It is at this point that Jesus reminds us that God completely throws off our human calculations of what will be constant and what will change, for “what is impossible for mere humans is possible for God” he insists.
For those who date the birth of Jesus from zero, this Christmas season was his 2,000th birthday. Aware of that, my son Joel asked, “Dad, you read all the periodicals and notices? Were you impressed by how little anyone made of that?” I rechecked the periodicals and notices and was indeed impressed.
At this time of the Christian year, worship services feature narratives that stretch credulity to the limit. Whether the stories star hayseed shepherds confronted by hosts of glittering angels or desert pilgrims watching something like a dove descend upon a man in a river as a voice from heaven calls him “son,” this is the season of beholding things beyond belief.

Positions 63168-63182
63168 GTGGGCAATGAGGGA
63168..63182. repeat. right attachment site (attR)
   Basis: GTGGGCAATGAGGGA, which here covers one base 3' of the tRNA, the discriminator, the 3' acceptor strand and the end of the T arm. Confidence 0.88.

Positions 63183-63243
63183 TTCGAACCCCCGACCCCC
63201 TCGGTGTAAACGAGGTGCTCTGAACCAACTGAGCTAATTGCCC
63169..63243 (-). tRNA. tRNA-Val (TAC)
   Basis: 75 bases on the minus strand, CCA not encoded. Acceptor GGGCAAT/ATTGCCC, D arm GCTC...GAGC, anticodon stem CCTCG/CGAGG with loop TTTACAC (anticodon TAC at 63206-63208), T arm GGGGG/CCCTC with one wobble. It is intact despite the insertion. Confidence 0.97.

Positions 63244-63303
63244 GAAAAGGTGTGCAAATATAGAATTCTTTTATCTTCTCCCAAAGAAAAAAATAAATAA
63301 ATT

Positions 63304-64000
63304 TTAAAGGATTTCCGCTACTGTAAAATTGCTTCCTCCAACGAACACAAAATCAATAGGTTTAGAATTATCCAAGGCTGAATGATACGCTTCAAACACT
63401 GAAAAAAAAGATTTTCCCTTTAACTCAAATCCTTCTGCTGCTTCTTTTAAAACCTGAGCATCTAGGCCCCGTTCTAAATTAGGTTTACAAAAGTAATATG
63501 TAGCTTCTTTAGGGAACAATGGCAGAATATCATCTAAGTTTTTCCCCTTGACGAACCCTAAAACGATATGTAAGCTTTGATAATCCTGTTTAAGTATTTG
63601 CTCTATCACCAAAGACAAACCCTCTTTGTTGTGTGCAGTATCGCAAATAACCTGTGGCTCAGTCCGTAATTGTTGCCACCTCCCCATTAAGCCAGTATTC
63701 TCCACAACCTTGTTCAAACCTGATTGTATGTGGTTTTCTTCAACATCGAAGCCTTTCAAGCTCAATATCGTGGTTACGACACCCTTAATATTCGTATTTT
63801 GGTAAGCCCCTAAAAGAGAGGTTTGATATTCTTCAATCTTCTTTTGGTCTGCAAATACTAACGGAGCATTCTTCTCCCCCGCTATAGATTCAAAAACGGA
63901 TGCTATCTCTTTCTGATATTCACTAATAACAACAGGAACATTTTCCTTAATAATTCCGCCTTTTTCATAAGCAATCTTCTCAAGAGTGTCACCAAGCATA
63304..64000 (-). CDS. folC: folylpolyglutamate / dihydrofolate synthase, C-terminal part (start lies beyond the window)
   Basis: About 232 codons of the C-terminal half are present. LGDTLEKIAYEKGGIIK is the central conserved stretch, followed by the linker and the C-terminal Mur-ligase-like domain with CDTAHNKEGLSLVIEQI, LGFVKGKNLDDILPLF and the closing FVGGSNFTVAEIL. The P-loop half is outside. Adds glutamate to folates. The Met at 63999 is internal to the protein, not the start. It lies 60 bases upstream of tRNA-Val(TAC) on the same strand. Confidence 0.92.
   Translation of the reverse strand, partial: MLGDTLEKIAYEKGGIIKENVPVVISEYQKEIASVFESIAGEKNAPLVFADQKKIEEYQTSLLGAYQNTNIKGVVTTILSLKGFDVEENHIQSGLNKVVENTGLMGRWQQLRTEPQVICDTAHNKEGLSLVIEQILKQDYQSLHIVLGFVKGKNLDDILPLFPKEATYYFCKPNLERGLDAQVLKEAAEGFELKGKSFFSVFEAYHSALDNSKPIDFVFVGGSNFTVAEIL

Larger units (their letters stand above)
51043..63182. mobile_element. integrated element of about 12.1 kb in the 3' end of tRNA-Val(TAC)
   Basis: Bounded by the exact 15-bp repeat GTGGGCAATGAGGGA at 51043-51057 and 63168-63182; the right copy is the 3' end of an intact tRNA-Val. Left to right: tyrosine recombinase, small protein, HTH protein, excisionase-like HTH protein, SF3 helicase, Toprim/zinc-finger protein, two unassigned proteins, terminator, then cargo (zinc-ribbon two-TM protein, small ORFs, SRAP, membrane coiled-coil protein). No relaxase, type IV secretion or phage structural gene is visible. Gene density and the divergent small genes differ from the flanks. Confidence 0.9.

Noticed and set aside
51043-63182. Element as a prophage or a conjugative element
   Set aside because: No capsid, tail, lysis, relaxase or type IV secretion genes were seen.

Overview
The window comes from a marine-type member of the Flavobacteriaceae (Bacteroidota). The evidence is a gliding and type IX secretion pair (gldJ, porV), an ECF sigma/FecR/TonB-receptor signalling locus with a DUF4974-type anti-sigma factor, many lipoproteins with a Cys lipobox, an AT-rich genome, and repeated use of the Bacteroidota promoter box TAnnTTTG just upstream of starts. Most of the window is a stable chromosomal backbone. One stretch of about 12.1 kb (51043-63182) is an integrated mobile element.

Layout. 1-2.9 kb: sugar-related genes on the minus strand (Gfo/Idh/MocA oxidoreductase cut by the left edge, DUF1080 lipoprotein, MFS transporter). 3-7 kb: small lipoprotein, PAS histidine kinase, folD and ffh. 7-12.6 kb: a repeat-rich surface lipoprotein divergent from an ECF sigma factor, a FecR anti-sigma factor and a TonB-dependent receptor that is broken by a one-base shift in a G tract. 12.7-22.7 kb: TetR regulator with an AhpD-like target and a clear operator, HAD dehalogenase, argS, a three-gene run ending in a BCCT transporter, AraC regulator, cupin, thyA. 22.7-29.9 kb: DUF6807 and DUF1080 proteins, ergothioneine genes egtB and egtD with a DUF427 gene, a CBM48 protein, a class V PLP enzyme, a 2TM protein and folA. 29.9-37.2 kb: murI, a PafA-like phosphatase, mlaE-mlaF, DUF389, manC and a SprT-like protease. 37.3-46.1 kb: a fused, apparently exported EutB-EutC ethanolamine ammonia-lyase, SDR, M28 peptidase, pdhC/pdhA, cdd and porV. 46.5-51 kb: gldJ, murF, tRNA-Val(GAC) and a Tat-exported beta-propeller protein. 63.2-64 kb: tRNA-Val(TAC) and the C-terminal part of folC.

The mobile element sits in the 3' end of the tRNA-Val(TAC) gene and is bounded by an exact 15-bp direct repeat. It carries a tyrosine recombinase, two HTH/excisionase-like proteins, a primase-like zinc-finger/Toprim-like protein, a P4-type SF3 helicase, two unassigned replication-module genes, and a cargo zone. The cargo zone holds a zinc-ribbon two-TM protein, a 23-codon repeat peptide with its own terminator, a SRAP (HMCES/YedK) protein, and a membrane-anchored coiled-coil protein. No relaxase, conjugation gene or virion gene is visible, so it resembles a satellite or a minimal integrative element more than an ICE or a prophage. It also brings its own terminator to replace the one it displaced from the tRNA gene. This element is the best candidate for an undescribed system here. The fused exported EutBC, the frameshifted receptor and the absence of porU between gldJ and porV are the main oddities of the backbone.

Here is some Christmas– New Year nostalgia with, I hope, a point. Scene One: A Christmas Eve in 1934 or 1935, a drought, dust-bowl, Depression year in Nebraska. Lutheran parochial schoolchildren are presenting the Christmas Eve service to a jammed congregation.